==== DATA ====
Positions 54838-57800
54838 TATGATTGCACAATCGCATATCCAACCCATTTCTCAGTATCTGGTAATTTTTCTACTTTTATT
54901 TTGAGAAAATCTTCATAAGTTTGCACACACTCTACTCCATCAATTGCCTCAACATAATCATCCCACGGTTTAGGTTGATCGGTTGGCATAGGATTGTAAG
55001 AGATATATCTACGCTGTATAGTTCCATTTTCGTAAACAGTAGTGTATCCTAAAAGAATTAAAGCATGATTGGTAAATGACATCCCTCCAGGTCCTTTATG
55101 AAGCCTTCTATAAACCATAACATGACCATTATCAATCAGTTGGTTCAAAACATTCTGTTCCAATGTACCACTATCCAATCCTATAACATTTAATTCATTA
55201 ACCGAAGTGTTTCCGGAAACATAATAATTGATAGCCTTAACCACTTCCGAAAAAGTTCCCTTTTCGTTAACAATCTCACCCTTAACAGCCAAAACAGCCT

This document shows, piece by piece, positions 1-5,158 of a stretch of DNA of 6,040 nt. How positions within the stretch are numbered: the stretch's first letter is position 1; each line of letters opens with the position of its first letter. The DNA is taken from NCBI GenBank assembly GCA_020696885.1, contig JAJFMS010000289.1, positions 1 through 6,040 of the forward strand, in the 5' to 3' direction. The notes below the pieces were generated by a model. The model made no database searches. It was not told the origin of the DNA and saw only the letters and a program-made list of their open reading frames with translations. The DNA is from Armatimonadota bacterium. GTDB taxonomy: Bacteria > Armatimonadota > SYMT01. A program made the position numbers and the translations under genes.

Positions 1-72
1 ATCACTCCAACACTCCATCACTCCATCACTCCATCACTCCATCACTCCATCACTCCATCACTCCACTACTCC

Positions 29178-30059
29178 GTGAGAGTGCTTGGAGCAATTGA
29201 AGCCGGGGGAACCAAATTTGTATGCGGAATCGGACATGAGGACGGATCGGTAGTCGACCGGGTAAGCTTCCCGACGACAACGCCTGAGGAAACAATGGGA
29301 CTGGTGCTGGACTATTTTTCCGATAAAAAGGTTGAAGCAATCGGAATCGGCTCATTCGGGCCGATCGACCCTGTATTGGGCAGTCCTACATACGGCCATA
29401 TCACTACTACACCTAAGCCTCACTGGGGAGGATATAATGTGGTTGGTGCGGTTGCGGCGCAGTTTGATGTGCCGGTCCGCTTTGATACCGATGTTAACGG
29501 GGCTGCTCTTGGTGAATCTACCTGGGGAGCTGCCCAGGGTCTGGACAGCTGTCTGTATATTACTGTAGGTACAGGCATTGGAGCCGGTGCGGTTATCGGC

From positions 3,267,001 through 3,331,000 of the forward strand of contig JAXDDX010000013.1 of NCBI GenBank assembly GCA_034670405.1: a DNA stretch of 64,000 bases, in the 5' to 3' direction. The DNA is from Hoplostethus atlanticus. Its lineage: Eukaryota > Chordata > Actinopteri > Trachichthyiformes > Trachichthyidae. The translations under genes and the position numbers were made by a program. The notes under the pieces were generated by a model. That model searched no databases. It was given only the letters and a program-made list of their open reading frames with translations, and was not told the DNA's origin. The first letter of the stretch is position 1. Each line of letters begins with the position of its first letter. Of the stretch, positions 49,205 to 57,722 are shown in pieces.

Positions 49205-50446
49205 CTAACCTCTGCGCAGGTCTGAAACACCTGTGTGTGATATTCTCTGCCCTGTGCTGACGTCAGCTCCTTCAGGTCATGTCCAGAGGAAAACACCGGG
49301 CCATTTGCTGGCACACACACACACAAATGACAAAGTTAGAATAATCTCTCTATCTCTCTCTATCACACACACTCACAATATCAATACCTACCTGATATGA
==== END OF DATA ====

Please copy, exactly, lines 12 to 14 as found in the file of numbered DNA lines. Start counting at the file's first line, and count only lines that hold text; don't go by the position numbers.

29201 AGCCGGGGGAACCAAATTTGTATGCGGAATCGGACATGAGGACGGATCGGTAGTCGACCGGGTAAGCTTCCCGACGACAACGCCTGAGGAAACAATGGGA
29301 CTGGTGCTGGACTATTTTTCCGATAAAAAGGTTGAAGCAATCGGAATCGGCTCATTCGGGCCGATCGACCCTGTATTGGGCAGTCCTACATACGGCCATA
29401 TCACTACTACACCTAAGCCTCACTGGGGAGGATATAATGTGGTTGGTGCGGTTGCGGCGCAGTTTGATGTGCCGGTCCGCTTTGATACCGATGTTAACGG